Let’s rewind. There I was, sitting on the bed with two weeks left in my maternity leave, having an emotional breakdown at the thought of returning to work. Working in the fast-paced biotech industry, how could I possibly catch up on all of the things I had missed? What if the top-notch, 5-star daycare we had selected was one that would show up on the local news six months from now for child neglect? How in the world would I get everything done each day when I could barely keep up with feeding and changing my baby girl? When would my work clothes fit again — if ever?
These were just a few of the 1,001 thoughts speeding through my mind as I sobbed, hormones undoubtedly coursing through my post-pregnancy body. I recalled reading somewhere that during pregnancy and while breastfeeding, women experience fatigue because their bodies are exerting the same amount of energy as it takes to run a marathon or climb a mountain. Yep; sounds about right. In this exhausted, highly emotional state, I was now having to return to life as a professional.
Back to the present
That was 14 years ago, and I am happy to say that I not only went back to work, but was also promoted a number of times. Two years later, I managed through maternity leave again to welcome my second daughter. While becoming a mother has been one of the best things that has ever happened to me in my life, it’s likely been one of the most difficult, too. Add a career to that mix, and it just multiplies the difficulty by about a million. And the transitions were some of the hardest parts.
Know what support is available
Looking back, I wish I had approached it all more thoughtfully and that I had access to more resources.
In my coaching practice, I have helped many women prepare for maternity leave and return to work at its end. A recent client shared the following kind words with me:
“I came away from each conversation with immediately actionable steps I could take to address some of the challenges I was facing, and also with a new perspective that helped me feel more confident and positive. I loved all the ideas for reframing how I was thinking and talking to myself about my situation; it had an immediate impact on my day-to-day experiences and on how I am thinking about being a working mother long term. I also felt so supported, it was really important for me to hear encouraging words and acknowledgement that what I was experiencing was hard but I wasn't the only person to ever go through this.”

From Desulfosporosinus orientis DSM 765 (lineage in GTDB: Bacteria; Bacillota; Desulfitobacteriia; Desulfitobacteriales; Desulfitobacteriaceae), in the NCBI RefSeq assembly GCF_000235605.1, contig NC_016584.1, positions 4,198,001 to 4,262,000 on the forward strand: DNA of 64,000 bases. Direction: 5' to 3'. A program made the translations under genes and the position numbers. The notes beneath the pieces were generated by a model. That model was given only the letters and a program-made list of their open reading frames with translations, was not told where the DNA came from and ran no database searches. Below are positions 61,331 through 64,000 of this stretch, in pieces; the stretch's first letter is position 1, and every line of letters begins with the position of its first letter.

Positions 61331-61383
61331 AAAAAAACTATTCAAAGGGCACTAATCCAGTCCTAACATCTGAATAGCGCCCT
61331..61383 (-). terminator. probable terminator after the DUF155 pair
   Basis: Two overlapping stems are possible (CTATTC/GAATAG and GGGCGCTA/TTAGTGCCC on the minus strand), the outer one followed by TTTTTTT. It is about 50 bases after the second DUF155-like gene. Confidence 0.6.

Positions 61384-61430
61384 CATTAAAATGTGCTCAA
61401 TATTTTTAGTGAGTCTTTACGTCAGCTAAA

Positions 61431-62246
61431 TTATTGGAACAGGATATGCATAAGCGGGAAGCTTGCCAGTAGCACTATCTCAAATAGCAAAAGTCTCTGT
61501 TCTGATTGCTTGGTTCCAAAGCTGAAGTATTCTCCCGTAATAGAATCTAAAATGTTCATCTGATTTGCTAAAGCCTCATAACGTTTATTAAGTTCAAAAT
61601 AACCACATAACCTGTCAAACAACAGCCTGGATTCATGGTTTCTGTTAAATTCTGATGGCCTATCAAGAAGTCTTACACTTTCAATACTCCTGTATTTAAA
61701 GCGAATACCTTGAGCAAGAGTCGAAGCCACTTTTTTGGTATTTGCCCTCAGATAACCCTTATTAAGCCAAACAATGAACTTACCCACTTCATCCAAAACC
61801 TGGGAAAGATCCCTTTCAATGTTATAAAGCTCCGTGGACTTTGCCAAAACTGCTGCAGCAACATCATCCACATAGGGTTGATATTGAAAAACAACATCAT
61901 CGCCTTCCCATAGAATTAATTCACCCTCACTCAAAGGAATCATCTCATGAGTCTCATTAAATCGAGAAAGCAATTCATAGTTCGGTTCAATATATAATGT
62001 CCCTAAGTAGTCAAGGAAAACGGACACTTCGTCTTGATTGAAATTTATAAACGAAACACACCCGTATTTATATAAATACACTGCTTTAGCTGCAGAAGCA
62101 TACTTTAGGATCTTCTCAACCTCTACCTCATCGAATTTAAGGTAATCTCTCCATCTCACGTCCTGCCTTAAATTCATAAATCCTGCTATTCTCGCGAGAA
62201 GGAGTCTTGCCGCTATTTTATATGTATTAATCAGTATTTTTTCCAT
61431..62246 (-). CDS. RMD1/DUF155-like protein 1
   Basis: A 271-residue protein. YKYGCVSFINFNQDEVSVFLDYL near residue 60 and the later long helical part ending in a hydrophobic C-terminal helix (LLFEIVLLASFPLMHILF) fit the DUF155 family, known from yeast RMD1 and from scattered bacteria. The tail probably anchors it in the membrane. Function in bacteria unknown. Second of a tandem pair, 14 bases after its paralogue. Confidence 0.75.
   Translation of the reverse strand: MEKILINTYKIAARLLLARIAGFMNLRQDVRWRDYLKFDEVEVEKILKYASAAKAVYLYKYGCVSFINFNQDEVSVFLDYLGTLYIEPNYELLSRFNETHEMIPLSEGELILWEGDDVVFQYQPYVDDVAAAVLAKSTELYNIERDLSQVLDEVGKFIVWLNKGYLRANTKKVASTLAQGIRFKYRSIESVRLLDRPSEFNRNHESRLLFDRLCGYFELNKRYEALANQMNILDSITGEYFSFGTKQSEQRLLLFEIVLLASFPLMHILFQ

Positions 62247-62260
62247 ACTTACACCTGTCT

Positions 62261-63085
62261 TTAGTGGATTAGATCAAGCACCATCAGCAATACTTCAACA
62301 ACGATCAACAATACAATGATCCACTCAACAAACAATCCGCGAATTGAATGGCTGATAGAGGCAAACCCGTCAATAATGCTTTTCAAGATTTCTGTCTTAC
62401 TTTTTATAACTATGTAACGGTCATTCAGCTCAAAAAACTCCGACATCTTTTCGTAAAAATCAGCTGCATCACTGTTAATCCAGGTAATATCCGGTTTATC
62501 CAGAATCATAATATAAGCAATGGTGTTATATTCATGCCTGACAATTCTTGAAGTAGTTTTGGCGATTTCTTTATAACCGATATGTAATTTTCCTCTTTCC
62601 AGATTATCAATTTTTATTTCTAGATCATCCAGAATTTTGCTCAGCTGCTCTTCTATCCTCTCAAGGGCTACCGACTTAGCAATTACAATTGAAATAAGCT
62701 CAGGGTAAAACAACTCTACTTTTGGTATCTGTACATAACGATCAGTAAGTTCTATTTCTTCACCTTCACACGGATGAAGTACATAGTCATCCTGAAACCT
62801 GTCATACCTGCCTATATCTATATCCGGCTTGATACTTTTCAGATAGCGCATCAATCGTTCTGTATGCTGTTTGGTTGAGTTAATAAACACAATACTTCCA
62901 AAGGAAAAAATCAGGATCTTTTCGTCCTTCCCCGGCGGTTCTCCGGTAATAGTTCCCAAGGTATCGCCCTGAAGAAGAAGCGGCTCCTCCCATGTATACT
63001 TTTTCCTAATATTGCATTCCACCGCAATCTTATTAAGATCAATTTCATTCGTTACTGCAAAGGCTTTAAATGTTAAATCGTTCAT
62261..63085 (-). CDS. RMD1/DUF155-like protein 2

I think coaching, or other such resources, would have eased my transition back into corporate life, but there wasn’t much out there that I knew of in 2007.
Mindful Return: What every working parent needs
Now, there are many more accessible support communities for mothers like Mindful Return. I recently spoke with the founder, Lori Mihalich-Levin. She’s also the author of “Back to Work After Baby: How to Plan and Navigate a Mindful Return from Maternity Leave.” Lori was a full-time attorney at a nonprofit when she had her two boys, now 5 and 7.
“I had one kid and it felt challenging, and after the second, it felt like one plus one equaled 85!” she said. “I was outnumbered and completely overwhelmed.”
Lori said while there were plenty of tools available to teach moms how to care for their babies, “I couldn’t find any information on how to negotiate the emotional and logistical challenges of becoming a working mom.” Lori was inspired to share this information with other moms, and with that, Mindful Return was born.
In January of 2015, Lori launched the four-part e-course for women covering topics like how to return to work with confidence, coping with overwhelm and anxiety, and transforming maternity leave into a leadership tool. To date, over 700 women have completed the e-course, participating in course cohorts that launch every other month. Lori found that the cohort format was an integral part of the experience, enabling women to support each other and form a community with others who know what they are going through.
With the help of a new business partner, Jeremy T. Smith, she has added an e-course for working dads and templates for maternity and paternity leave plans. Currently, Lori is creating a course specifically for parents of kids with special needs, and launching an in-person component with alumni gatherings and retreats.
How I wish that during my crying jag 14 years ago, I would have stumbled across a resource like Mindful Return, or a coach, to help me navigate through the turbulent transition into working motherhood. While I am proud I survived, I believe with the resources available today, I would have thrived!
By Catherine Robinson
Catherine Robinson is a certified coach, leadership consultant, and champion of women in the workplace. Ready to find your path? Connect with her at Robinson Leadership Coaching .